An object behind the present invention has been to develop an inhaled formulation which is a potent, effective, long-acting bronchodilator for the treatment of respiratory disease, in particular COPD. The pharmacodynamic and pharmacokinetic effects of the drug from the inhaled route will be controlled within a suitable formulation to ensure that the product is able to produce its effect following, preferably, once daily dosing.
According to a first aspect of the invention, a pharmaceutical composition for pulmonary delivery comprises an antimuscarinic agent such as glycopyrrolate that exerts a pharmacological effect over a period less than 12 hours, in a controlled release formulation, wherein, on administration, the formulation permits the agent to exert its pharmacological effect over a period greater than 12 hours.
As a composition of the invention is able to exert its therapeutic effect over a prolonged period, the patient will benefit from relief of symptoms for a longer period than with conventional antimuscarinic treatments. Furthermore, the patient may only require a once-a-day treatment regimen, and as this will usually avoid missed treatments, better compliance is expected. In addition, providing the agent in a controlled release formulation ensures that a lower initial peak of activity is achieved, which may result in reduced side effects associated with anticholinergic activity, for example dry mouth.
According to a further aspect of the invention, and which represents perhaps its most surprising finding, a dry powder formulation for pulmonary delivery comprises microparticles of glycopyrrolate. Such a formulation can itself be described as controlled release, providing a longer duration of action that has previously been found for this active agent.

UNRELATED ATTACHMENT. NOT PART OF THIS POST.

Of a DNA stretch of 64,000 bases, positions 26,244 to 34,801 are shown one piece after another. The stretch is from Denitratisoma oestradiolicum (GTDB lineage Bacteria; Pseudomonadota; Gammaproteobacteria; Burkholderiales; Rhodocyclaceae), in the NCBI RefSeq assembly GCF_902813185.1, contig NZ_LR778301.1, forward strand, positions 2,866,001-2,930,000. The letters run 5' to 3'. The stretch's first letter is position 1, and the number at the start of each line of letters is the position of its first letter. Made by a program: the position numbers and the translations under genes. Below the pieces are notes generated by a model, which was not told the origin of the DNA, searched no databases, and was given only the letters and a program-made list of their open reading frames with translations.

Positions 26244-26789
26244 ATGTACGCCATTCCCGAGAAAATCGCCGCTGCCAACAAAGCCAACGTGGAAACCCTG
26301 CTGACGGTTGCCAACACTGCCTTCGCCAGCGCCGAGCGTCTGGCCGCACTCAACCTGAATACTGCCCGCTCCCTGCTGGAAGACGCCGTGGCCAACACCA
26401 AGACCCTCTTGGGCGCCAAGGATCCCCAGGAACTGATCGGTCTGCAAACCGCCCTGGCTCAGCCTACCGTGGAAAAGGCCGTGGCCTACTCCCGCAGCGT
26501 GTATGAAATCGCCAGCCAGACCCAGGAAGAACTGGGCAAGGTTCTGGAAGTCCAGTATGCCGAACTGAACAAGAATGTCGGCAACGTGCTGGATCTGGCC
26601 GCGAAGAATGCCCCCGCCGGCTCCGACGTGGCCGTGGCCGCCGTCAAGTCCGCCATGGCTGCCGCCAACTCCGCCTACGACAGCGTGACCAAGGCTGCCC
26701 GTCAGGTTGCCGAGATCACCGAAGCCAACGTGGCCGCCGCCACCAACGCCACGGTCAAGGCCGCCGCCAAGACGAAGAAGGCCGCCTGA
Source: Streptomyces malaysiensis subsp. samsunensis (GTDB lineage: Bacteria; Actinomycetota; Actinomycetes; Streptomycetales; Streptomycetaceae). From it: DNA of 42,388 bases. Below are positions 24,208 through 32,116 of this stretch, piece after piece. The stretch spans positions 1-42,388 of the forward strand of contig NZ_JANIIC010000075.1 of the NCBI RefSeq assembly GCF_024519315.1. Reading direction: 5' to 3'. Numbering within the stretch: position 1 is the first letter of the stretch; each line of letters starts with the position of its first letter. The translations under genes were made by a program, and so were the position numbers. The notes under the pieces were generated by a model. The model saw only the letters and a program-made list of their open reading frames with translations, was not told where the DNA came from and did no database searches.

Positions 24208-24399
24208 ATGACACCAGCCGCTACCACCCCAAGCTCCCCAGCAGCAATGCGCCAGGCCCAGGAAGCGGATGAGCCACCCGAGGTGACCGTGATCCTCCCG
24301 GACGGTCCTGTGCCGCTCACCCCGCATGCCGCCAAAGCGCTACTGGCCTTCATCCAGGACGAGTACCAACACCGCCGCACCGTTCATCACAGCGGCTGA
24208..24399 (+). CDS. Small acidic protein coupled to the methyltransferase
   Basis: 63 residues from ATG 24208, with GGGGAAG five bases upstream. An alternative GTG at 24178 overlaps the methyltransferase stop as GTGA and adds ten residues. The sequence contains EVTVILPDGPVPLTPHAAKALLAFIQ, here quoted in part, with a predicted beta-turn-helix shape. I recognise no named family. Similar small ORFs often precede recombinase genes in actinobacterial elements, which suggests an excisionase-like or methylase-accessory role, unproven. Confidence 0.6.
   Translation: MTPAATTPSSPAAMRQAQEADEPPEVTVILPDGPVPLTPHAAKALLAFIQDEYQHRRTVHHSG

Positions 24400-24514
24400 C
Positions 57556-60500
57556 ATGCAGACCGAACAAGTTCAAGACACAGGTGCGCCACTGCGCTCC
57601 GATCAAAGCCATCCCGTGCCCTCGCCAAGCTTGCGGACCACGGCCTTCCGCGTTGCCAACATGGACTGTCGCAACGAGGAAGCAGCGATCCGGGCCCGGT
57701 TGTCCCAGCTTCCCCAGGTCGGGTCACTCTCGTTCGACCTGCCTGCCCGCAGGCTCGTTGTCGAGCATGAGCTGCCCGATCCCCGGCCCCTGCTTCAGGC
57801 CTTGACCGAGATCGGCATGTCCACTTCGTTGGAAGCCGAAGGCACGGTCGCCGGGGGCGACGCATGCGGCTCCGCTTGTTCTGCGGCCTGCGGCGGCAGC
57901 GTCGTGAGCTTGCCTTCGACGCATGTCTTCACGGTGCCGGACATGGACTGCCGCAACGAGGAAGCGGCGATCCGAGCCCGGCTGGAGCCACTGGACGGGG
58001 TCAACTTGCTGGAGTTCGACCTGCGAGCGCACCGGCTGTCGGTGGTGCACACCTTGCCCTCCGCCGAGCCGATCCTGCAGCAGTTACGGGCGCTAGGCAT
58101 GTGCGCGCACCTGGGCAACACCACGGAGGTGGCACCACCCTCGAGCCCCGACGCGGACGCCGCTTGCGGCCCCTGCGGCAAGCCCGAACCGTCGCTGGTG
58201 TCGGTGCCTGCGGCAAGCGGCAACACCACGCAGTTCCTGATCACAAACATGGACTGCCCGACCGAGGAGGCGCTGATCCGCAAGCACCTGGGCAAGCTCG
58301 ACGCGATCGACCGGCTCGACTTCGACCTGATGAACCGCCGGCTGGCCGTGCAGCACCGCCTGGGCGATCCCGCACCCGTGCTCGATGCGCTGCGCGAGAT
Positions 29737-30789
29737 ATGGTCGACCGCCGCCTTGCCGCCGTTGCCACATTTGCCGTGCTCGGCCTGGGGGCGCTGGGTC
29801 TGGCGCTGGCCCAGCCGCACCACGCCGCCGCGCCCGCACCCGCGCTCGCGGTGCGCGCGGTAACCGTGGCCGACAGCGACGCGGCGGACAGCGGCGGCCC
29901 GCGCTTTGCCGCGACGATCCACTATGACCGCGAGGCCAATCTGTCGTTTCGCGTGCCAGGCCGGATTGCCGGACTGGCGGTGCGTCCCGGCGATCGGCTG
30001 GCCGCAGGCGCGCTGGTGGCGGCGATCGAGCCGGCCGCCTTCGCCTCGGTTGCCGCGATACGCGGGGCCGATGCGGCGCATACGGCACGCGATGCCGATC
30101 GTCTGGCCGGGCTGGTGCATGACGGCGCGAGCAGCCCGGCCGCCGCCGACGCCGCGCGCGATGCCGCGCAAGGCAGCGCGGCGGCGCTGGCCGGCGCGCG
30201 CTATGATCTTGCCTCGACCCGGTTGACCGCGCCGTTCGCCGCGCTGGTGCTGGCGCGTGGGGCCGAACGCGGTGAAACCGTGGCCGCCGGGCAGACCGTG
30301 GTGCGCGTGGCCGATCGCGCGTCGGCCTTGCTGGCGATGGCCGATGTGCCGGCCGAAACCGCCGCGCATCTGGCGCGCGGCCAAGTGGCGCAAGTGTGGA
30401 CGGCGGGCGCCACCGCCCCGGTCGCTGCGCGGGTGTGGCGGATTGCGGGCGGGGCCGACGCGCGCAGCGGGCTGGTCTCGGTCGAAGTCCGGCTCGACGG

According to another aspect of the invention, a particulate composition comprises discrete microparticles, each comprising an antimuscarinic agent held within a hydrophobic matrix material.
Formulating the antimuscarinic agent this way allows controlled release of the therapeutic so that the pharmacological effect is achieved over a period of time greater than 12 hours.
According to yet another aspect of the invention, the antimuscarinic is used in the manufacture of a medicament suitable for inhalation, for the treatment of a disease of the airways, the medicament being formulated so that one unit dose enables the agent to exert its pharmacological effect over a period greater than 12 hours.
According to a yet further aspect of the invention, a dry powder inhaler comprises a unit dose of an antimuscarinic agent in a controlled release formulation that permits the agent to exert its pharmacological effect over a period greater than 12 hours.
In each of the above aspects, the formulation is optimised for absorption and retention in the airways such that efficacy is maintained with systemic levels of drug at a concentration that does not cause significant side-effects in patients susceptible to muscarinic side-effects.
The present invention relates to all antimuscarinic agents that normally exert their pharmacological effect over a period less than 12 hours. Glycopyrrolate is preferred, and the following description is in the context of glycopyrrolate formulations.
By means of the invention, glycopyrrolate can be used to treat airway disease, particularly COPD, asthma or cystic fibrosis. This may be effective in general. Further, particularly given that patients having such conditions often suffer from complications or are undergoing other therapies, this invention has utility in treating certain patient populations, e.g. those which may have sensitivity arising from cardiovascular, ocular or mucosal complications.
The reference to the “pharmacological effect” relates to the ability of the agent to relieve the symptoms of the airway disorder. This may be a measure of the FEV1 levels, which are elevated in the presence of the agent when compared to that obtained in the absence of the treatment.